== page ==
"Our movement is more hopeful and organised than ever."
Rafat Al-Akhali lives in Sanaa and is participating in the protests in Change Square. He is a member of the Civic Coalition of Revolutionary Youth
, an umbrella group of youth opposition movements.
Every time people die, it only galvanizes protesters even more. There was a huge surge in demonstrations after the March 18 shootings, and after the clashes at Change Square yesterday, the protesters actually gained a couple of blocks. We feel safe on Change Square, mainly because since March 21, part of the army that is loyal to Ali Mohsen [a prominent general who defected after the sniper shootings] has been protecting us there.
"We're organising a civil disobedience campaign throughout the country."
I have the impression that the movement has come a long way from its beginnings, when a handful of students, encouraged by the revolutions in Tunisia and Egypt, held spontaneous protests. Today, the protesters have grouped into five or six umbrella coalitions, counting at least 50,000 members. On Saturday, we held a workshop to group all of our demands together. We agree on 90% of our demands, the core one being immediate regime change. There are some minor divergences, but I think we can work them out. Right now, we’re focusing on organising a civil disobedience campaign throughout the country, encouraging shops, schools and government offices to close for part of the day as a sign of protest.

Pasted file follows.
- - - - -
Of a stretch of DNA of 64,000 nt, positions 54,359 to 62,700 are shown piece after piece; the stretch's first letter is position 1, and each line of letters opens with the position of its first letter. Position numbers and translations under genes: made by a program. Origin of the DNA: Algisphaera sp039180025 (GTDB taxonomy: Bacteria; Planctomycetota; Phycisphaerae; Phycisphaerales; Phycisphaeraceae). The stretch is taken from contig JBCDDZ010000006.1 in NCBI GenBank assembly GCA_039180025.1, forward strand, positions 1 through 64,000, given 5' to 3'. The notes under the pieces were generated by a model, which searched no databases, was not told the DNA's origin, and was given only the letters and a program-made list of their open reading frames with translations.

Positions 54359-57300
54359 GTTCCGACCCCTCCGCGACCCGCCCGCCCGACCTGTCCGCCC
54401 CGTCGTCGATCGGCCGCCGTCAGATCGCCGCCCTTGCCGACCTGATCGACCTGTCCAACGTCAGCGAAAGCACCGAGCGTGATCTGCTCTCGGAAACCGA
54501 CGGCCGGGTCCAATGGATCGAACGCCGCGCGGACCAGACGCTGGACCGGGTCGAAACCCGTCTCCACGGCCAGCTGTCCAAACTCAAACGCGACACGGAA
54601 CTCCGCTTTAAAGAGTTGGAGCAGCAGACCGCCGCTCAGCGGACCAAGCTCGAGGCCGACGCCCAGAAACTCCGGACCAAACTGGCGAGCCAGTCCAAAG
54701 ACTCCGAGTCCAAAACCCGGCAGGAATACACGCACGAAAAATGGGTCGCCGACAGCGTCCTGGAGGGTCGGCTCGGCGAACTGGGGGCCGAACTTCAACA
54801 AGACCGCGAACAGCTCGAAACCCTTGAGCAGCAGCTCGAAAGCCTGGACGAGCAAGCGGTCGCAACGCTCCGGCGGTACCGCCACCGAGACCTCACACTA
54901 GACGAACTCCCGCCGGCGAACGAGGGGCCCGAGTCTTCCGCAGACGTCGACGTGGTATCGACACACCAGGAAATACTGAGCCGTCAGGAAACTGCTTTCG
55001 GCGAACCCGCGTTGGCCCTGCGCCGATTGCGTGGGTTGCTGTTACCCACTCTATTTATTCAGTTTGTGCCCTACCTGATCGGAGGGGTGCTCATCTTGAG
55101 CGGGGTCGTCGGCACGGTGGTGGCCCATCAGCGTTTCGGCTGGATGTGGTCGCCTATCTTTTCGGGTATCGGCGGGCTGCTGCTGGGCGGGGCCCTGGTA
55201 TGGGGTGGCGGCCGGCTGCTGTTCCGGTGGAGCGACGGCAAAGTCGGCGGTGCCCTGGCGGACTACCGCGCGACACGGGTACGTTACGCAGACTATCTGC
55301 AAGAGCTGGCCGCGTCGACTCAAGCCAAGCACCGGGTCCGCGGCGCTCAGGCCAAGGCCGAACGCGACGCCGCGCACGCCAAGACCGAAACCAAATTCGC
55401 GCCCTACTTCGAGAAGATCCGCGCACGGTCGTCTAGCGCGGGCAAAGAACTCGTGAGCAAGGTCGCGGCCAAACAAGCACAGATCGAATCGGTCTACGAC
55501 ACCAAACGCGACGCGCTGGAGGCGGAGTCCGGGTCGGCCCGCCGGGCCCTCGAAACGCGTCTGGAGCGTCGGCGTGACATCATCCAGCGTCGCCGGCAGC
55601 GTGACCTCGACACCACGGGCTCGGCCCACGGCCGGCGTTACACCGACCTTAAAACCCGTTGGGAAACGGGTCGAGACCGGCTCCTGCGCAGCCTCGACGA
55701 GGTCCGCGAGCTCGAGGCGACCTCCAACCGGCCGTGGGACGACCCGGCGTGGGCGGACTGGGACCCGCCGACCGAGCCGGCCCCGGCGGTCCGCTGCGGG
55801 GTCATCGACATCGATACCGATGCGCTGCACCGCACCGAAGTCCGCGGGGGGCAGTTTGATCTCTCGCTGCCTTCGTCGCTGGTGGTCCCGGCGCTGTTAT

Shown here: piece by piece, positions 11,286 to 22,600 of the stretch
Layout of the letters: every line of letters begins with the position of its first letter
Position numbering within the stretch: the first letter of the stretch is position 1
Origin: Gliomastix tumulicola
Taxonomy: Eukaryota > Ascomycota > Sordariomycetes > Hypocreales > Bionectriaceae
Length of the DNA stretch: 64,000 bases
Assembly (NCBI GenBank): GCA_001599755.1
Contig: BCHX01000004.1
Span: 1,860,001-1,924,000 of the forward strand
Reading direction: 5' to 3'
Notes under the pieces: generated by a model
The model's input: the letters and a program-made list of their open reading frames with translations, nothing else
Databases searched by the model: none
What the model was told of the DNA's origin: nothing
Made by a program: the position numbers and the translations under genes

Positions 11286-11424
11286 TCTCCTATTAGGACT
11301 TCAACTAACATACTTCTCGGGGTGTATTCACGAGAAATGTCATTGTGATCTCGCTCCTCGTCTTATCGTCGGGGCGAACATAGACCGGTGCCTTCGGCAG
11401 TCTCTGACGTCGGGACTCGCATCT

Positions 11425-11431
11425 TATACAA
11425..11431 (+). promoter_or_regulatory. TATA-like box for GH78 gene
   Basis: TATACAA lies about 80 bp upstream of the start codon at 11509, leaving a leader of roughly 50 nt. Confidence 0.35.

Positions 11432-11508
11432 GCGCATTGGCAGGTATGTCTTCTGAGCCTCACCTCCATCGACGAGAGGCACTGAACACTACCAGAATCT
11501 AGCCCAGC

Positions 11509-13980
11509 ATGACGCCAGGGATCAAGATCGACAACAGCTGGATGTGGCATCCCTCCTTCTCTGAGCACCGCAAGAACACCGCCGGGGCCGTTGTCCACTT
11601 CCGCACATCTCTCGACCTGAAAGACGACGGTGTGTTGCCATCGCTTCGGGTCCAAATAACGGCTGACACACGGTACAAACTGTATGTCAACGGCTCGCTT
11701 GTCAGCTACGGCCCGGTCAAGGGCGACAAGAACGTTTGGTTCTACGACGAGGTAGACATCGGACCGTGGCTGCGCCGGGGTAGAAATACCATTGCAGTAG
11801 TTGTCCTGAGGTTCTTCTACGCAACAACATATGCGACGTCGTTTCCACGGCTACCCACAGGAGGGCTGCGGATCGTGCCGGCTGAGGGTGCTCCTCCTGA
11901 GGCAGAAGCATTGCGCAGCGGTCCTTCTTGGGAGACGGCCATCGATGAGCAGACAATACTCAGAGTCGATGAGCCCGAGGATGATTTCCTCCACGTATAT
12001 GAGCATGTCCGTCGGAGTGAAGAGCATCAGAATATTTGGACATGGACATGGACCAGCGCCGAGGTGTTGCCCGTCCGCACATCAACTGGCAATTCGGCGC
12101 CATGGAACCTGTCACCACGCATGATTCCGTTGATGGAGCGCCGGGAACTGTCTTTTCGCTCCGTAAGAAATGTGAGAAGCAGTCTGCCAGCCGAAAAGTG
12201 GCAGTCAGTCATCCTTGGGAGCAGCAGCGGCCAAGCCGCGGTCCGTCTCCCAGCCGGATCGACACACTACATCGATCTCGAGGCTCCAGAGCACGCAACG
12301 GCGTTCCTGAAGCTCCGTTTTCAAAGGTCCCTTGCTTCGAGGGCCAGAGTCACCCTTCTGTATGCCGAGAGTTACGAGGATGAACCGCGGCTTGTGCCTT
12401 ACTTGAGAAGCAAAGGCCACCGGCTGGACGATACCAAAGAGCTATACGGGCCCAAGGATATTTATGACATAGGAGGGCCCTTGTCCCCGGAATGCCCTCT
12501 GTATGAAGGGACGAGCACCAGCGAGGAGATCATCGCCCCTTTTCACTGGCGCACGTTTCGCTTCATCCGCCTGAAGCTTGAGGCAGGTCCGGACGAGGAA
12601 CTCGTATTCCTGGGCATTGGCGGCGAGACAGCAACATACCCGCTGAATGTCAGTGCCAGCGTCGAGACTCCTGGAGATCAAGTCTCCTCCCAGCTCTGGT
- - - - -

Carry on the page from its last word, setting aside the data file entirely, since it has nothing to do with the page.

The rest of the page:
We are very encouraged by the change of tone from the US and the EU; Globally, I’d say that our movement is more hopeful and organised than ever, and absolutely determined not to give in until Saleh resigns.”
Protests in Sanaa's Change square on Tuesday, March 5. In Yemen, men and women protest in seperate groups. Photos posted on the Facebook group 20,000,000 Yemeni.